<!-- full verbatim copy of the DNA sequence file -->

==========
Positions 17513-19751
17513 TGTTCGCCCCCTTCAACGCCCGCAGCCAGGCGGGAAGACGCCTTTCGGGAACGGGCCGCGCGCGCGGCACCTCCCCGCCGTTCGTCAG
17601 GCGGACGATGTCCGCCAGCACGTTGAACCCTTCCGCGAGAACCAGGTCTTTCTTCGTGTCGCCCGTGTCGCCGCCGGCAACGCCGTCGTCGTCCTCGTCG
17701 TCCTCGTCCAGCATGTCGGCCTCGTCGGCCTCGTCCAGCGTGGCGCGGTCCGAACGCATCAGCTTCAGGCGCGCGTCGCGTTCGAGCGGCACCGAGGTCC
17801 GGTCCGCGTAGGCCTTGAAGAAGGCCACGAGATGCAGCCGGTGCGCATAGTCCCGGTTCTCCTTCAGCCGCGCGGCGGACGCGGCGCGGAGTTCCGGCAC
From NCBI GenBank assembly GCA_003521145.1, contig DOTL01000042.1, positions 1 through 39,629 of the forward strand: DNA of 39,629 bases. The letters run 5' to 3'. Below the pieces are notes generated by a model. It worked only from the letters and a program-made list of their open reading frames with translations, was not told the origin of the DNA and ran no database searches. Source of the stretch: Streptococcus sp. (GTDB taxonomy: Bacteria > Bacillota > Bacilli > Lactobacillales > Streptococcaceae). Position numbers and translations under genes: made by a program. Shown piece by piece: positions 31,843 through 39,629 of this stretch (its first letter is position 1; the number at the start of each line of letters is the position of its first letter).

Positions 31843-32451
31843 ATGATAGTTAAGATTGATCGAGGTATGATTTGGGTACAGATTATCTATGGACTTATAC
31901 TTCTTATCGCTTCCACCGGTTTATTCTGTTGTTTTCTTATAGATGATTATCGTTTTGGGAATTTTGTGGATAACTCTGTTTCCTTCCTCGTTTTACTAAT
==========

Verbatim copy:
Positions 17513-19751
17513 TGTTCGCCCCCTTCAACGCCCGCAGCCAGGCGGGAAGACGCCTTTCGGGAACGGGCCGCGCGCGCGGCACCTCCCCGCCGTTCGTCAG
17601 GCGGACGATGTCCGCCAGCACGTTGAACCCTTCCGCGAGAACCAGGTCTTTCTTCGTGTCGCCCGTGTCGCCGCCGGCAACGCCGTCGTCGTCCTCGTCG
17701 TCCTCGTCCAGCATGTCGGCCTCGTCGGCCTCGTCCAGCGTGGCGCGGTCCGAACGCATCAGCTTCAGGCGCGCGTCGCGTTCGAGCGGCACCGAGGTCC
17801 GGTCCGCGTAGGCCTTGAAGAAGGCCACGAGATGCAGCCGGTGCGCATAGTCCCGGTTCTCCTTCAGCCGCGCGGCGGACGCGGCGCGGAGTTCCGGCAC
From NCBI GenBank assembly GCA_003521145.1, contig DOTL01000042.1, positions 1 through 39,629 of the forward strand: DNA of 39,629 bases. The letters run 5' to 3'. Below the pieces are notes generated by a model. It worked only from the letters and a program-made list of their open reading frames with translations, was not told the origin of the DNA and ran no database searches. Source of the stretch: Streptococcus sp. (GTDB taxonomy: Bacteria > Bacillota > Bacilli > Lactobacillales > Streptococcaceae). Position numbers and translations under genes: made by a program. Shown piece by piece: positions 31,843 through 39,629 of this stretch (its first letter is position 1; the number at the start of each line of letters is the position of its first letter).

Positions 31843-32451
31843 ATGATAGTTAAGATTGATCGAGGTATGATTTGGGTACAGATTATCTATGGACTTATAC
31901 TTCTTATCGCTTCCACCGGTTTATTCTGTTGTTTTCTTATAGATGATTATCGTTTTGGGAATTTTGTGGATAACTCTGTTTCCTTCCTCGTTTTACTAAT